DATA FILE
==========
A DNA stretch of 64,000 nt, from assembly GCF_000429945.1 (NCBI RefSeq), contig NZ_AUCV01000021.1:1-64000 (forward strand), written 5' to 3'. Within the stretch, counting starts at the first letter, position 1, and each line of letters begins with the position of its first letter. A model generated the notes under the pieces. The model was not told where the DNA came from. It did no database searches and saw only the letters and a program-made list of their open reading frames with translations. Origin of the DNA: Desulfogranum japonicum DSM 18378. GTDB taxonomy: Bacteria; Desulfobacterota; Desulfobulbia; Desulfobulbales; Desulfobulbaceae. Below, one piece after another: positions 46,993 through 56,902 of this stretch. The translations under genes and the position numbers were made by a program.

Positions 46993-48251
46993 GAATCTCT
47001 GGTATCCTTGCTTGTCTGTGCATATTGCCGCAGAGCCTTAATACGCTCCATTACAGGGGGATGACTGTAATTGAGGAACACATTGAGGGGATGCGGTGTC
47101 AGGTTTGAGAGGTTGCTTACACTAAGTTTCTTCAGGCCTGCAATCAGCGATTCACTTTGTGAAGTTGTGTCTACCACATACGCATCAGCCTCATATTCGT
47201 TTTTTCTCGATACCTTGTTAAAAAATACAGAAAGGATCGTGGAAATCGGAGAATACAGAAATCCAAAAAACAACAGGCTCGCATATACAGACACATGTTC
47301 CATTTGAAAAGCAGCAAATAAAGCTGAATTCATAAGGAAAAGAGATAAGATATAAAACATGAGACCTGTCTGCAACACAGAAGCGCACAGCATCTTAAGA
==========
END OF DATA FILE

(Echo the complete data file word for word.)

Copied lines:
A DNA stretch of 64,000 nt, from assembly GCF_000429945.1 (NCBI RefSeq), contig NZ_AUCV01000021.1:1-64000 (forward strand), written 5' to 3'. Within the stretch, counting starts at the first letter, position 1, and each line of letters begins with the position of its first letter. A model generated the notes under the pieces. The model was not told where the DNA came from. It did no database searches and saw only the letters and a program-made list of their open reading frames with translations. Origin of the DNA: Desulfogranum japonicum DSM 18378. GTDB taxonomy: Bacteria; Desulfobacterota; Desulfobulbia; Desulfobulbales; Desulfobulbaceae. Below, one piece after another: positions 46,993 through 56,902 of this stretch. The translations under genes and the position numbers were made by a program.

Positions 46993-48251
46993 GAATCTCT
47001 GGTATCCTTGCTTGTCTGTGCATATTGCCGCAGAGCCTTAATACGCTCCATTACAGGGGGATGACTGTAATTGAGGAACACATTGAGGGGATGCGGTGTC
47101 AGGTTTGAGAGGTTGCTTACACTAAGTTTCTTCAGGCCTGCAATCAGCGATTCACTTTGTGAAGTTGTGTCTACCACATACGCATCAGCCTCATATTCGT
47201 TTTTTCTCGATACCTTGTTAAAAAATACAGAAAGGATCGTGGAAATCGGAGAATACAGAAATCCAAAAAACAACAGGCTCGCATATACAGACACATGTTC
47301 CATTTGAAAAGCAGCAAATAAAGCTGAATTCATAAGGAAAAGAGATAAGATATAAAACATGAGACCTGTCTGCAACACAGAAGCGCACAGCATCTTAAGA